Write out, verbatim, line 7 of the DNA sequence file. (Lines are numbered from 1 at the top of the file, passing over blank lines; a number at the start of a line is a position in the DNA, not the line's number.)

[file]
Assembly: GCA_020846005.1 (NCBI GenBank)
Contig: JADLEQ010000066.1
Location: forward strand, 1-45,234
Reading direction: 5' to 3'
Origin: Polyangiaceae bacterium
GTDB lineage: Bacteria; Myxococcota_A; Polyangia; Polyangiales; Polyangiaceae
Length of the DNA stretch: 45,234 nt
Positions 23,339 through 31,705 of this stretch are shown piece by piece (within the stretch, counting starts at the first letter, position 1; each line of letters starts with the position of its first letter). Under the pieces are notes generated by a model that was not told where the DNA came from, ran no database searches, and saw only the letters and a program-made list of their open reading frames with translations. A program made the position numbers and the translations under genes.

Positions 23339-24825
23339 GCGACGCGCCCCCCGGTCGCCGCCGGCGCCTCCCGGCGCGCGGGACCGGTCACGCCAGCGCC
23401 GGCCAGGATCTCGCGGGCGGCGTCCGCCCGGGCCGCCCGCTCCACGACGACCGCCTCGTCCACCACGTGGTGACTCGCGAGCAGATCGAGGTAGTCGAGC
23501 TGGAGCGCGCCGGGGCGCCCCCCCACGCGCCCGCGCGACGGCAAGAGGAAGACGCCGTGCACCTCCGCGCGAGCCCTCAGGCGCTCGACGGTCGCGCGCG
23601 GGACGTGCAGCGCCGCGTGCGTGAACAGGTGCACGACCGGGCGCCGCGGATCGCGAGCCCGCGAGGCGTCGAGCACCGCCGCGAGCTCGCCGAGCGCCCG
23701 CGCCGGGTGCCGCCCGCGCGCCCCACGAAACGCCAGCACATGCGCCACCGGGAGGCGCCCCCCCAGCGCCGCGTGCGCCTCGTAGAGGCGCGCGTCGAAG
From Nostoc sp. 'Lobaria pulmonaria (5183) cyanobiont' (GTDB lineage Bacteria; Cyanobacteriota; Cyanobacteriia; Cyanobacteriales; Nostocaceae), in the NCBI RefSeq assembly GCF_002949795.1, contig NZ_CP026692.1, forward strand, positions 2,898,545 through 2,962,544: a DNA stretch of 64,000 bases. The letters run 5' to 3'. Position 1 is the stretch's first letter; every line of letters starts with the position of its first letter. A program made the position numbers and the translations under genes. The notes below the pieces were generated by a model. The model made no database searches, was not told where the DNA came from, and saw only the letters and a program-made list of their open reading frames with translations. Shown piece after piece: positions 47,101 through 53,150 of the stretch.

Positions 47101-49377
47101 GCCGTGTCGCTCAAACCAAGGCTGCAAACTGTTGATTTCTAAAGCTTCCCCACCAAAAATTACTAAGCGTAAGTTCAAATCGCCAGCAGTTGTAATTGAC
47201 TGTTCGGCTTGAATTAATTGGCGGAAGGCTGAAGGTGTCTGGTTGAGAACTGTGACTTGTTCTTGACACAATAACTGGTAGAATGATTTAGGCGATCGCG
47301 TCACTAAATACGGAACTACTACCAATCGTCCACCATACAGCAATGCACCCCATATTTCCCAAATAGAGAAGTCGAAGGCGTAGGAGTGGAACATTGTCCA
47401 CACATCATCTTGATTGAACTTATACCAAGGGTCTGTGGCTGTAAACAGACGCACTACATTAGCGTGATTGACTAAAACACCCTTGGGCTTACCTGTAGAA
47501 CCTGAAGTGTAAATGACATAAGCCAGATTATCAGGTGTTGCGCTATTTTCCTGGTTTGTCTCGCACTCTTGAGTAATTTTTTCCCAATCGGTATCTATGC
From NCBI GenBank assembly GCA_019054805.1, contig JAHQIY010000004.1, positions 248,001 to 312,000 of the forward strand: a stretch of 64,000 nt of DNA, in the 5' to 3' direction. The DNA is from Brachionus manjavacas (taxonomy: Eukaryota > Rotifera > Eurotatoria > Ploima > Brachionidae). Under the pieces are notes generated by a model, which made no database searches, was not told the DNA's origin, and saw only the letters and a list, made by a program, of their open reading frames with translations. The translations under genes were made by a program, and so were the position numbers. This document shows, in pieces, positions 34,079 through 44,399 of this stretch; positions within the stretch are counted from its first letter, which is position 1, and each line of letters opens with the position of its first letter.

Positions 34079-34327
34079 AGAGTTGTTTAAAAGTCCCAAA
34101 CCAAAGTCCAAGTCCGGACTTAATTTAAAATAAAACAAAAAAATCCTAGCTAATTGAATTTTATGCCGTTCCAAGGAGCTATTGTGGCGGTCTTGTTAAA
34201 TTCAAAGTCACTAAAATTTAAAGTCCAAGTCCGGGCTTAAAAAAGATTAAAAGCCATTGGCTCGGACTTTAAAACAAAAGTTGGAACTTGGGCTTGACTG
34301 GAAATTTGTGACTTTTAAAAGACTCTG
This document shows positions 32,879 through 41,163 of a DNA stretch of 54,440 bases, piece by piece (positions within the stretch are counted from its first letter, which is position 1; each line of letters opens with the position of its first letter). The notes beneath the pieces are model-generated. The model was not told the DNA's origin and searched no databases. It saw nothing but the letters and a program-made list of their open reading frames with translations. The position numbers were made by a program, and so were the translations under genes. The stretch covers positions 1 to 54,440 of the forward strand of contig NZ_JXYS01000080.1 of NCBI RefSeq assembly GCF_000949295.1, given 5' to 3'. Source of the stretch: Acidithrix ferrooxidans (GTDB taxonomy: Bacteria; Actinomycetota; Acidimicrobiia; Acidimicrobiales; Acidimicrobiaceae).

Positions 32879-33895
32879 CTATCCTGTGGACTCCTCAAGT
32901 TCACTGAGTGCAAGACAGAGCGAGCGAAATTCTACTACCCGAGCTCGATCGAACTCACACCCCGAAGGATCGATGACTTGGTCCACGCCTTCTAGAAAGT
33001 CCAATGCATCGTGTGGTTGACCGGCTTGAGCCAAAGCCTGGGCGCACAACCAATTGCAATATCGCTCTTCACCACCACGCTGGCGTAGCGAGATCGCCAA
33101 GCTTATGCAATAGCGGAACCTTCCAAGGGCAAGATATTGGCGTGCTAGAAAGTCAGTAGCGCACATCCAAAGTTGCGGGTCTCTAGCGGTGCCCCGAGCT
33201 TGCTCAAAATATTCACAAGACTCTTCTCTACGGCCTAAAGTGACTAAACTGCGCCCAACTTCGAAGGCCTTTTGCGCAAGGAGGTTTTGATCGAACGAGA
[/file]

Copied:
Length of the DNA stretch: 45,234 nt